Lower energy costs – Greater competitiveness
A certified Energy Management System based on ISO 50001 helps companies to recognise energy saving potentials and introduce corresponding measures in a systematic way. This means that energy costs can be reduced and competitiveness improved. It is also possible to sustainably increase energy performance based on the continual improvement process and increased staff skills.
Moreover, companies can often benefit from energy tax refunds or comparable incentives if they operate a certified energy management system according to ISO 50001.
In the EU-member states all major companies, i.e. non-SME, are obliged to frequently conduct so called energy audits according to EN 16247-1. And it should be noted that associated companies are taken into consideration when categorising a company as an SME or non-SME.
This is a legal obligation acc. to the Energy Efficiency Directive 2012/27 / EU. Only Companies with a certified management system acc. to ISO 50001 or an environmental management system acc. to EMAS III are exempted from this obligation.
More detailed information on the definition of SMEs can be found here.
Energy management as a contribution to environmental and climate protection
The introduction to the standard emphasises the systematic approach of the standard to enable organizations to continually improve energy performance, including energy efficiency, energy use and the selection of energy sources.
Benefits at a glance
- Recognition and use of energy-saving potentials
- Reduction of energy costs
- Possible reduction of the costs for CO2 emissions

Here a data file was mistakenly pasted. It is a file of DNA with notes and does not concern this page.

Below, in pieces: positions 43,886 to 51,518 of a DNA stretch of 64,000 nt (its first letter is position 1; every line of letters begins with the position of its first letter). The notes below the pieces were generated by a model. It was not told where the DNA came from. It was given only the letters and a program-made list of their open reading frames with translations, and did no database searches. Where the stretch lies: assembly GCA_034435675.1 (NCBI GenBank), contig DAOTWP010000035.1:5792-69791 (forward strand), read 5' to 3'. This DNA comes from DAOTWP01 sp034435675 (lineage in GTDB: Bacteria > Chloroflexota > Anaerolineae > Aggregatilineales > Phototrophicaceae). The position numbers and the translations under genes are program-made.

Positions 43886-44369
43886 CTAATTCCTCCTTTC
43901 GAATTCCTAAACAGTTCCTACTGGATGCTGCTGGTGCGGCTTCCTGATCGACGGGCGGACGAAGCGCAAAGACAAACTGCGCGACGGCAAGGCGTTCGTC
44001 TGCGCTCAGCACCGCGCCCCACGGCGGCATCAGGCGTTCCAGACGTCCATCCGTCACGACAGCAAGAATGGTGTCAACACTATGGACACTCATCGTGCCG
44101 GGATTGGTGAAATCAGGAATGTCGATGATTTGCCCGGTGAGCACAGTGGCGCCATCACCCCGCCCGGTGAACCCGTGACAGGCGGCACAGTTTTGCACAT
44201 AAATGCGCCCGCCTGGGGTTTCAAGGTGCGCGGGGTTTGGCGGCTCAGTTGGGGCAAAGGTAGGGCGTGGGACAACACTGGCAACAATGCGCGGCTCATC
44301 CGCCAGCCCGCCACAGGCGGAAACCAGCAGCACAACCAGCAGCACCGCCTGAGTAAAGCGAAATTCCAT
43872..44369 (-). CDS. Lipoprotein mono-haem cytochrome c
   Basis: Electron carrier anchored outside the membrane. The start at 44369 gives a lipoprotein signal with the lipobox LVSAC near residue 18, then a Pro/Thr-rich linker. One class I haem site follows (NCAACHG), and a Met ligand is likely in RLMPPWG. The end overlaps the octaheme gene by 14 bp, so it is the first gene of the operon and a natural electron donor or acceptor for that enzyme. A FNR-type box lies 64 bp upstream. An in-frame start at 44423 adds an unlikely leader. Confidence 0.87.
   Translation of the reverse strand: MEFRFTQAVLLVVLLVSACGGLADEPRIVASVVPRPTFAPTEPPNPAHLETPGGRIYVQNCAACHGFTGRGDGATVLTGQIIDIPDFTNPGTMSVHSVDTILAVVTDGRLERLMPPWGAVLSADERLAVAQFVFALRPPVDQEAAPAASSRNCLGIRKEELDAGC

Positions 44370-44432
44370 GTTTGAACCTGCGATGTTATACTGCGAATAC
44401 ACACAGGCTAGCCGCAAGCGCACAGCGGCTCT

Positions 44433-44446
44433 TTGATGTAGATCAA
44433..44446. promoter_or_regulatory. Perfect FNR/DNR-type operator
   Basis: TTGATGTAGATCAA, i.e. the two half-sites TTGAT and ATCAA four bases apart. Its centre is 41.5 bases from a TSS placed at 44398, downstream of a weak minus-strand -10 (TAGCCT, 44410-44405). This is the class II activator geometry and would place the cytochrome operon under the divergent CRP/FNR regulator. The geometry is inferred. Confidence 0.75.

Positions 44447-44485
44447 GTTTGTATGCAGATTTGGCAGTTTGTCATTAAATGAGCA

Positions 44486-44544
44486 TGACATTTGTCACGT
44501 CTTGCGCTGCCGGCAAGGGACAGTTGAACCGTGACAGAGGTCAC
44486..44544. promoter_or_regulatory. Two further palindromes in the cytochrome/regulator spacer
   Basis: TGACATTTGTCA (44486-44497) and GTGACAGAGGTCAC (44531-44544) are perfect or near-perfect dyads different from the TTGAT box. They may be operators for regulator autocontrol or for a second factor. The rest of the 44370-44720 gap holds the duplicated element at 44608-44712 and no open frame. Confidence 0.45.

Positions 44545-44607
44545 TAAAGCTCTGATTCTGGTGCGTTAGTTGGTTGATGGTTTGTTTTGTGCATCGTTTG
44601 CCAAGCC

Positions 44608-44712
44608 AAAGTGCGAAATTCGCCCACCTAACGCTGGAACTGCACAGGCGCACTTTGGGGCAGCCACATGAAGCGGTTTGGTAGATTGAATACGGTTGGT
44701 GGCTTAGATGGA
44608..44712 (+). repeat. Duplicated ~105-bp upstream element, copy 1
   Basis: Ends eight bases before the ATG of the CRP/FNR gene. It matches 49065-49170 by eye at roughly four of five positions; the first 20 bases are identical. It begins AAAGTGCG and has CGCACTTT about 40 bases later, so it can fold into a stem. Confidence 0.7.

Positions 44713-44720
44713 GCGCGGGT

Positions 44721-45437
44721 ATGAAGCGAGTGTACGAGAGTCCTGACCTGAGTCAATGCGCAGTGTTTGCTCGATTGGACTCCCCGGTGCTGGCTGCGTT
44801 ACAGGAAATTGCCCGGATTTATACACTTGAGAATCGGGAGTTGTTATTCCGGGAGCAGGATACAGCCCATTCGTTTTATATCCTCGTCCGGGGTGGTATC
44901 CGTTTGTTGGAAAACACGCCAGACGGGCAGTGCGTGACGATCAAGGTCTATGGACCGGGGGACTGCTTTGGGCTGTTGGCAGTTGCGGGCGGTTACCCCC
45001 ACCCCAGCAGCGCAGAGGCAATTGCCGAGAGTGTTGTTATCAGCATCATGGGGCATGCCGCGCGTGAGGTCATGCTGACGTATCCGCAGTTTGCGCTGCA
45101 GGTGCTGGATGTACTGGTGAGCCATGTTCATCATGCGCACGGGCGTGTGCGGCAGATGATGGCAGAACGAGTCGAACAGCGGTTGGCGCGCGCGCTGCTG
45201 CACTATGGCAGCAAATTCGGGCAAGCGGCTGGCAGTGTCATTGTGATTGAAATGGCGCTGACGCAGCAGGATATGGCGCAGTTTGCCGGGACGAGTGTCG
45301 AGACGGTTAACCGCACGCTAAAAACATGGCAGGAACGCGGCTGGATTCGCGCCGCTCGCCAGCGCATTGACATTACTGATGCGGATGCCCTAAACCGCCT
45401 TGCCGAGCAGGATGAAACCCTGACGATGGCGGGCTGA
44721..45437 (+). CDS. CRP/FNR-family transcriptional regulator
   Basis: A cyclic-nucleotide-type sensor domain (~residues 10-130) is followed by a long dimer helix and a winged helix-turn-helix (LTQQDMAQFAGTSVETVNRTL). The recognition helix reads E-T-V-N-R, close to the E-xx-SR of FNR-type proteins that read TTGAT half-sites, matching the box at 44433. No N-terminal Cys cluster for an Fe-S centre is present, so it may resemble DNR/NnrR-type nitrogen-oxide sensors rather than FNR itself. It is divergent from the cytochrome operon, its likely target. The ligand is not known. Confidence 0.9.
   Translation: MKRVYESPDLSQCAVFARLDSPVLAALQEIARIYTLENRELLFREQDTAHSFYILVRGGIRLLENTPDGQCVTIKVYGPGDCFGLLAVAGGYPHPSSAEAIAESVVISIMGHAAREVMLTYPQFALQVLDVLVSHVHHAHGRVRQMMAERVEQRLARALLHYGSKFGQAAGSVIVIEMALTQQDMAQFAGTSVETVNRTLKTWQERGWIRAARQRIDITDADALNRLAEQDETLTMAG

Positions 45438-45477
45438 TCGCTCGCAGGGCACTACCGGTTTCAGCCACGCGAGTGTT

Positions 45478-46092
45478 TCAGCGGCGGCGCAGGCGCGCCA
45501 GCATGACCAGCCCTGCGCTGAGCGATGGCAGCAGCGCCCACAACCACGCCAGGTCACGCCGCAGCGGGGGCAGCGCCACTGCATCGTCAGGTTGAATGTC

- Use of tax relief (tax cap)
- Limitation of the energy surcharge
- Increased awareness for employees and suppliers
- Enhanced corporate image
The updated version of Standard ISO 50001 was published on 21 August 2018.
In parallel with the Revised Standards ISO 9001:2015 for Quality Management and ISO 14001:2015 for Environmental Management, the “High Level Structure” has now been applied to ISO 50001:2018.
Standardised numbering and naming of the clauses of the standards, and also the use of standardised definitions and reference texts mean that it is much easier to combine different management systems into one overall Integrated Management System (IMS).
On the other hand, the standard also includes new requirements, such as consideration of interested parties and determination of risks and opportunities.
The most important changes at a glance:
- Introduction of the “High Level Structure”: standardised naming and numbering of the clauses of the standard and standardised definitions and reference texts
- Context of the organization: determination of internal and external issues relevant to the EnMS which can have a positive or negative impact on the organization
- Interested parties: Determination of relevant interested parties as well as their needs and expectations, and decision which of these requirements should become compliance obligations
- Risks and opportunities: Consideration of existing and potential risks and opportunities related to the energy management system and corresponding planning of activities
- Management responsibility: Greater duty of the top management to ensure that the desired results are achieved through the EnMS
- Energy data collection: Stricter requirements on the methods used for monitoring, measurement and analysis of the energy performance